Let me help you, he wants to say. How may I help you?

McCoy orders Spock to follow him to his quarters, and Spock complies. Once they are inside, McCoy takes off Spock’s uniform and mutters to himself, “The things I want to do to you…”

After that, they do not talk for hours.

At the end, McCoy heads for the restroom, stopping immediately outside, as if suddenly recalling Spock’s presence in his cabin.

“Thanks,” he says, looking into Spock’s eyes. “You can leave now, if you want.” He disappears, and a few seconds later the noise of the sonics is audible through the door.

As Spock stands, his skin feels tacky, covered in sweat and both his and McCoy’s semen. The sleeping area does not look dissimilar to a battlefield.

Before he leaves, Spock tidies up a little and changes the sheets on McCoy’s bed.




From the eleventh time on, it becomes routine.




Between the twelfth and the thirteenth time, the Enterprise receives a distress call from a Federation ally in the quadrant.

On the planet, Spock watches the doctor work. He studies his kindness, his determination, and his foolish disregard for his own safety. He studies his bad temper and his competence, and accepts that he is waging a losing battle.

Spock might never be at peace, but at least he is not at war with himself.




The fifteenth time McCoy tells him, “We really gotta stop doing this” even as he reaches for the lubricant on his bedside table.




Between the sixteenth and seventeenth times, Nyota wraps her hand around his wrist.

“Don’t do this to yourself.”

“I am not certain that there is an alternative.”

“Oh, Spock,” she sighs, her shoulders slumping.

She stands on the tips of her toes and wraps her arms around his shoulders. He buries his head in the crook of her neck, the warmth of her skin seeping through their uniforms and providing a measure of comfort.




The twentieth time, McCoy glances up at him.

“Stop looking at me like that,” he says before dipping his tongue into Spock’s navel.

It takes Spock a second to register the words. “L-like what?” It is challenging to properly articulate sounds, and is becoming exponentially more difficult as McCoy’s mouth trails down his abdomen.

“Like you…” McCoy looks up again and holds Spock’s gaze for a moment. He must not like what he sees, because he goes back to torturing the crease between Spock’s leg and his groin, alternating between licks and nips. “Like that.”

Spock’s head hits the pillow and he closes his eyes.




The twenty-fourth time (Spock’s quarters) is atypical.

While he is fastening his pants, afterwards, McCoy notices a book on Spock’s desk.

“Didn’t peg you for the old-fashioned book sort of guy.”

“I do not think I am. The book is a present for the captain’s birthday.”

McCoy walk’s to Spock’s desk and picks up the volume. He huffs a laugh. “What do you know about the Civil War?”

Spock raises an eyebrow. “Would you like me to list the entirety of my knowledge regarding the American Civil War at this moment?”

McCoy raises his hand. “Hell, no. Just, why not get him some Vulcan book? Surak’s digest? One hundred years of logic? Plomeek and prejudice.”

Spock cocks his head. “Are those real titles?”

McCoy smiles. “Oh, boy. Why the Civil War?”

Spock sits up on the bed, rummages around for his underwear. He finds it on the floor, partly hidden by a pillow. “I enjoy Terran history.”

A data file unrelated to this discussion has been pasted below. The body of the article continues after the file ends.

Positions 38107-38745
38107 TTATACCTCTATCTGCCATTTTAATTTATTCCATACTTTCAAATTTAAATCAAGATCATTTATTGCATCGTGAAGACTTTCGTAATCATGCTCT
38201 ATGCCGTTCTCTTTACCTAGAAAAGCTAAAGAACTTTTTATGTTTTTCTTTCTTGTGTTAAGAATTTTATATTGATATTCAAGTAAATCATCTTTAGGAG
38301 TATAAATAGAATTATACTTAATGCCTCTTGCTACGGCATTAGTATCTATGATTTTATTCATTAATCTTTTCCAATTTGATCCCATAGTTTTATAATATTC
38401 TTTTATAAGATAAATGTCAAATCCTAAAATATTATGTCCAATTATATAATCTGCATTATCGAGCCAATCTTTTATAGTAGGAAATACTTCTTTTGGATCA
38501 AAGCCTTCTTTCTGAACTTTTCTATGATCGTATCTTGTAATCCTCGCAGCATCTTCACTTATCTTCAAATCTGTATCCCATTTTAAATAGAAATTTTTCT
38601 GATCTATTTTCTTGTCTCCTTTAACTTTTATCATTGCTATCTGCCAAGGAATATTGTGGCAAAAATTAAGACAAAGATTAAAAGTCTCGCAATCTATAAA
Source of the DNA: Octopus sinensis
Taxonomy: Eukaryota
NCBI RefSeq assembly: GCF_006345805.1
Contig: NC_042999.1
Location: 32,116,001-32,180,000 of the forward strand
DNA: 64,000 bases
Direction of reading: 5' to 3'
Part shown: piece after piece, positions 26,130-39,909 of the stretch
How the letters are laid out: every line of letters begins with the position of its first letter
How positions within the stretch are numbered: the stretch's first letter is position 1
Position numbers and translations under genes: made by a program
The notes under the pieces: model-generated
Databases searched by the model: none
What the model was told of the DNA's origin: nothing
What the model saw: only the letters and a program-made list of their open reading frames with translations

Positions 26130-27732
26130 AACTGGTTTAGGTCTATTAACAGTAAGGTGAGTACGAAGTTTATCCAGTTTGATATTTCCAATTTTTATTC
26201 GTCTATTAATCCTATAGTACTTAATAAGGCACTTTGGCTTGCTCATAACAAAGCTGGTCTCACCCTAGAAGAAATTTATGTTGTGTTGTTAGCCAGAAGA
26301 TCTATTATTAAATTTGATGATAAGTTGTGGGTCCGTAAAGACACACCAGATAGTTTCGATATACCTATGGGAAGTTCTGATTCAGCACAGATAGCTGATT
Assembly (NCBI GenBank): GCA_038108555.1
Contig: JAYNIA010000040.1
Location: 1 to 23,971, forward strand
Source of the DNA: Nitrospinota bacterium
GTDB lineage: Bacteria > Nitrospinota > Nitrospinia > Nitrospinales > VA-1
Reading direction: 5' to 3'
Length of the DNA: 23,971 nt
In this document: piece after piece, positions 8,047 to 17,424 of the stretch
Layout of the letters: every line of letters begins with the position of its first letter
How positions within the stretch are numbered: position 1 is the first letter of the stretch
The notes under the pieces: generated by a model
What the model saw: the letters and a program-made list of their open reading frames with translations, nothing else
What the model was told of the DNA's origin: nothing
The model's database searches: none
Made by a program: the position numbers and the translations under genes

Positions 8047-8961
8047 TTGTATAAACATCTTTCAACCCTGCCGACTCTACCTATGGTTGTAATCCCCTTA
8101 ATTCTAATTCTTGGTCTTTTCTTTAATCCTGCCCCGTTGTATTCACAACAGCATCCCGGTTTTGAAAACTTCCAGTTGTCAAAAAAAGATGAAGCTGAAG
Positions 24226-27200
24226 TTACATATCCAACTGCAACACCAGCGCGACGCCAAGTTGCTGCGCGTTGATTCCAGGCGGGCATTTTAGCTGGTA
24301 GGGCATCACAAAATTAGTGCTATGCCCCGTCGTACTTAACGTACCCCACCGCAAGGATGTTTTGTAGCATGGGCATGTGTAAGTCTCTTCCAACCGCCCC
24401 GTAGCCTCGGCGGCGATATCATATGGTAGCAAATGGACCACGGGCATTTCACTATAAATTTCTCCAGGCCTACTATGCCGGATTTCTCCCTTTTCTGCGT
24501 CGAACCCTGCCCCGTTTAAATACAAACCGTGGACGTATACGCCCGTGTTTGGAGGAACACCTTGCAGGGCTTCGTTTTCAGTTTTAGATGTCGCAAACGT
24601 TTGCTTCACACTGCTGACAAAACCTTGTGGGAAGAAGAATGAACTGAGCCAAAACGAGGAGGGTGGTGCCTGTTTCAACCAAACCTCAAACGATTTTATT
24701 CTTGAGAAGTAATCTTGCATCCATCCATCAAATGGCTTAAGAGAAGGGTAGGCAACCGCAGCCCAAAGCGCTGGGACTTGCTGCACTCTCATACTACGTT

McCoy snorts. “The major screw-ups, you mean? Yeah, I bet we’re pretty entertaining.”

Spock slides his boxers up his legs and joins McCoy by his desk. The room is cold on his skin; he lowered the temperature by ten degrees before McCoy’s arrival.

“I find the strong similarities between Jim’s decision making and the thought processes of the great leaders of Terran history highly fascinating. I thought Jim might, too.”

McCoy just looks at Spock for several moments. “C’mere,” he tells him, putting the book back.

They just finished having sex, and the urgency to touch, and nibble, and leave imprints and bruises is not as sharp as it usually is. McCoy’s hand hoists Spock’s thigh higher as he slides deep inside, and he brings Spock off with a fist around his cock, a litany of Does it feel good? pressed into his ear.

Before leaving, he tells Spock, “Jim’s gonna like the book.”




After the twenty-ninth time, he overhears the captain and the doctor talking in the corridor outside the ready room.

“—end up with my first and my CMO not talking to each other.”

“Jim, you’re screwing your comm officer. You do realize that her refusing to patch the Romulans through because you forgot her birthday would be way worse than things being awkward between your first and CMO, right?”

“It’s different. I lo—I really like her. You’re just trying to get off.”

“And what’s wrong with that?”

“Please, I know that he’s.… But find someone else. Just, not Spock.”

A sigh. “Whatever. Fine. I don’t care.”

Spock spins on his heels to head back to Lab 4, where there are ongoing experiments he could monitor. He does not realize that his fists are clenched until he needs to pick up a pipette.




He does not expect that there will be a thirtieth time, but the following night McCoy comes to his quarters, a new tension visible in his shoulders.

Spock steps back and lets him in.




After the thirty-third time, McCoy falls asleep in Spock’s quarters.

He performed a complicate surgery for several hours during the day, and fatigue is to be expected. Spock spends the night observing the rise and fall of McCoy’s chest, his thoughts crippled by the realization of the fragility of this indomitable, elemental, irrational man.

“Sorry about this,” McCoy says in the morning, the heels of his hands rubbing into his eyes. His voice his hoarse with sleep.

“No apology is necessary,” Spock says, handing him a mug of coffee. “I have replicated oatmeal with fresh fruit.”

Spock is not adept at reading the nuances of human silences, but as they eat he does not believe that theirs is an uncomfortable one. The doctor does not appear to become fully awake until well into the meal.